9. Authors' Addresses 9. Authors' Addresses
Matthew Hur Matthew Hur
Cisco Systems Cisco Systems
500 108th Ave. NE, Suite 500 2901 Third Avenue
Bellevue, WA 98004 Seattle, WA 98121
Phone: Phone: +1 206 256 3197
EMail: mhur@cisco.com EMail: mhur@cisco.com
http://www.cisco.com http://www.cisco.com
Joseph Salowey
Cisco Systems
2901 Third Avenue
Seattle, WA 98121
Phone: +1 206 256 3380
EMail: jsalowey@cisco.com
http://www.cisco.com
Ari Medvinsky Ari Medvinsky
Keen.com Liberate
2480 Sand Hill Road, Suite 200 2 Circle Star Way
Menlo Park, CA 94025 San Carlos, CA 94070-6200
Phone: +1 415 284 4085 Phone: +1 650 701 4000
EMail: ari@keen.com EMail: ari@liberate.com
http://www.keen.com http://www.liberate.com
10. Full Copyright Statement 10. Full Copyright Statement
Copyright (C) The Internet Society (1999). All Rights Reserved. Copyright (C) The Internet Society (1999). All Rights Reserved.
This document and translations of it may be copied and furnished to This document and translations of it may be copied and furnished to
others, and derivative works that comment on or otherwise explain it others, and derivative works that comment on or otherwise explain it
or assist in its implementation may be prepared, copied, published or assist in its implementation may be prepared, copied, published
and distributed, in whole or in part, without restriction of any and distributed, in whole or in part, without restriction of any
kind, provided that the above copyright notice and this paragraph are kind, provided that the above copyright notice and this paragraph are
skipping to change at line 473 skipping to change at line 485
The limited permissions granted above are perpetual and will not be The limited permissions granted above are perpetual and will not be
revoked by the Internet Society or its successors or assigns. revoked by the Internet Society or its successors or assigns.
This document and the information contained herein is provided on an This document and the information contained herein is provided on an
"AS IS" basis and THE INTERNET SOCIETY AND THE INTERNET ENGINEERING "AS IS" basis and THE INTERNET SOCIETY AND THE INTERNET ENGINEERING
TASK FORCE DISCLAIMS ALL WARRANTIES, EXPRESS OR IMPLIED, INCLUDING TASK FORCE DISCLAIMS ALL WARRANTIES, EXPRESS OR IMPLIED, INCLUDING
BUT NOT LIMITED TO ANY WARRANTY THAT THE USE OF THE INFORMATION BUT NOT LIMITED TO ANY WARRANTY THAT THE USE OF THE INFORMATION
HEREIN WILL NOT INFRINGE ANY RIGHTS OR ANY IMPLIED WARRANTIES OF HEREIN WILL NOT INFRINGE ANY RIGHTS OR ANY IMPLIED WARRANTIES OF
MERCHANTABILITY OR FITNESS FOR A PARTICULAR PURPOSE. MERCHANTABILITY OR FITNESS FOR A PARTICULAR PURPOSE.
Appendices 11. Appendix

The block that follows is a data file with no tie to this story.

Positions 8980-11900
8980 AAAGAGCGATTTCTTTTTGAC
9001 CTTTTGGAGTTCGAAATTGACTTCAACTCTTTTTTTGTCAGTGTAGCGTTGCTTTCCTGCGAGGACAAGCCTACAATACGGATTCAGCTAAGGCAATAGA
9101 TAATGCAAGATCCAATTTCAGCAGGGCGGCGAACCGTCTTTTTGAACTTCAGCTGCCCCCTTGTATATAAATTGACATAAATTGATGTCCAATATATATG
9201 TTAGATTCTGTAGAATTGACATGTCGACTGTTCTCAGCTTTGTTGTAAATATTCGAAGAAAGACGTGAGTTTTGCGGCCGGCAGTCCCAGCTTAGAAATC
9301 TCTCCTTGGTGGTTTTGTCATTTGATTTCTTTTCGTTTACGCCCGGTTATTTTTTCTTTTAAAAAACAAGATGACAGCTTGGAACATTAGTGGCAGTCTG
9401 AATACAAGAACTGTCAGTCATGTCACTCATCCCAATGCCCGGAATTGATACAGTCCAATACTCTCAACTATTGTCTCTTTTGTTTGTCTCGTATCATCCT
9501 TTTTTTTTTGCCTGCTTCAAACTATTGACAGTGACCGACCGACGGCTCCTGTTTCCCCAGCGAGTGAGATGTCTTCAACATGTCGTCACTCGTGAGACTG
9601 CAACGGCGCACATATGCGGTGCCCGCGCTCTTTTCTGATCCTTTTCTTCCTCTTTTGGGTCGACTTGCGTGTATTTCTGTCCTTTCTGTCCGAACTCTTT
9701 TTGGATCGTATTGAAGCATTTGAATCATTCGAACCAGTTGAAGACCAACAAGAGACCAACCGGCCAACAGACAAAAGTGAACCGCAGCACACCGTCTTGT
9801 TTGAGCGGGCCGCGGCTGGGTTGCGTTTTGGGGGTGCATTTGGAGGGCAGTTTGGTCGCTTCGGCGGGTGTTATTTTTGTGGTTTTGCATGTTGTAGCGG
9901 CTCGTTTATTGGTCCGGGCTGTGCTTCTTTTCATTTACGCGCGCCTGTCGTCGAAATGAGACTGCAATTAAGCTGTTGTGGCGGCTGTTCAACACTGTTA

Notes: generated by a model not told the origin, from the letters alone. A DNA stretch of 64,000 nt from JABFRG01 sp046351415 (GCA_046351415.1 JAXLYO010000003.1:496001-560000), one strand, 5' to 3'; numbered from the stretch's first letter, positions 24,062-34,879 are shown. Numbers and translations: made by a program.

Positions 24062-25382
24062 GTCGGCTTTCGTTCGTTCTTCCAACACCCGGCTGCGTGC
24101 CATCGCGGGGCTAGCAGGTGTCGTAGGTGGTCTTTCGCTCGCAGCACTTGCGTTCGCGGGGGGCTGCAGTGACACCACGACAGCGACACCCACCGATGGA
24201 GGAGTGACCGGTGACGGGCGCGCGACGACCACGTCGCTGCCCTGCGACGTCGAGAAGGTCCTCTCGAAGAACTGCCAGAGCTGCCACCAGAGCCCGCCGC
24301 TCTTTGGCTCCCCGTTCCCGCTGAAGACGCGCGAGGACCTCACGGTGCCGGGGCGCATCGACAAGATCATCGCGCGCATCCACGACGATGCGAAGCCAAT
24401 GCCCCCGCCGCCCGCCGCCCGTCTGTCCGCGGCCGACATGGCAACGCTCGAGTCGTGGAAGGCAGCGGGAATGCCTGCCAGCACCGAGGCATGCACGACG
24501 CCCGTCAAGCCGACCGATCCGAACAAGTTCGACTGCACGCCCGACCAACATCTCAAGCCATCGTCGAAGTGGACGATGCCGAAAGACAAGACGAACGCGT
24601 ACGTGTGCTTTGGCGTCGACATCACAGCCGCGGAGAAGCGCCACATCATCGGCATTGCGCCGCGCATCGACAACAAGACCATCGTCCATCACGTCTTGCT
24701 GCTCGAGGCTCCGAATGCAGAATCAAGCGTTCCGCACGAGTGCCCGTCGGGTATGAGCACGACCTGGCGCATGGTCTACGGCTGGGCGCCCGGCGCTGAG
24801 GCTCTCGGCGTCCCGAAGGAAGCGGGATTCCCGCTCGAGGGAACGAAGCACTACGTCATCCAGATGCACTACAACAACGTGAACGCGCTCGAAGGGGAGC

A. Changes from RFC 2712 Changes from RFC 2712
Added new cipher suites with NULL confidentiality: Added new cipher suites with NULL confidentiality:
TLS_KRB5_WITH_NULL_SHA TLS_KRB5_WITH_NULL_SHA
TLS_KRB5_WITH_NULL_MD5 TLS_KRB5_WITH_NULL_MD5
TLS_KRB5_WITH_NULL_NULL
Added new cipher suites to support AES:
TLS_KRB5_WITH_AES_128_CBC_SHA
TLS_KRB5_WITH_AES_256_CBC_SHA
40 bit ciphers have been removed, and AES ciphers have been added.
All of the ciphersuites have been renumbered to avoid conflicts with
exisiting implementations of RFC 2712.
RFC 2712 utilized only the ClientKeyExchange message for conveying RFC 2712 utilized only the ClientKeyExchange message for conveying
the Kerberos credentials and encrypted premaster-secret. This the Kerberos credentials and encrypted premaster-secret. This
specification moves the Kerberos credentials to the client specification moves the Kerberos credentials to the client
certificate message, and it allows the client to pass delegated certificate message, and it allows the client to pass delegated
credentials as well. Additionally, this specification allows the credentials as well. Additionally, this specification allows the
server to specify Kerberos-specific information (realm, delegation server to specify Kerberos-specific information (realm, delegation
required, etc.) in the CertificateRequest message. required, etc.) in the CertificateRequest message.
B. IESG Note from RFC 2712
The 40-bit ciphersuites defined in this memo are included only for
the purpose of documenting the fact that those ciphersuite codes have
already been assigned. 40-bit ciphersuites were designed to comply
with US-centric, and now obsolete, export restrictions. They were
never secure, and nowadays are inadequate even for casual
applications. Implementation and use of the 40-bit ciphersuites
defined in this document, and elsewhere, is strongly discouraged.
 End of changes.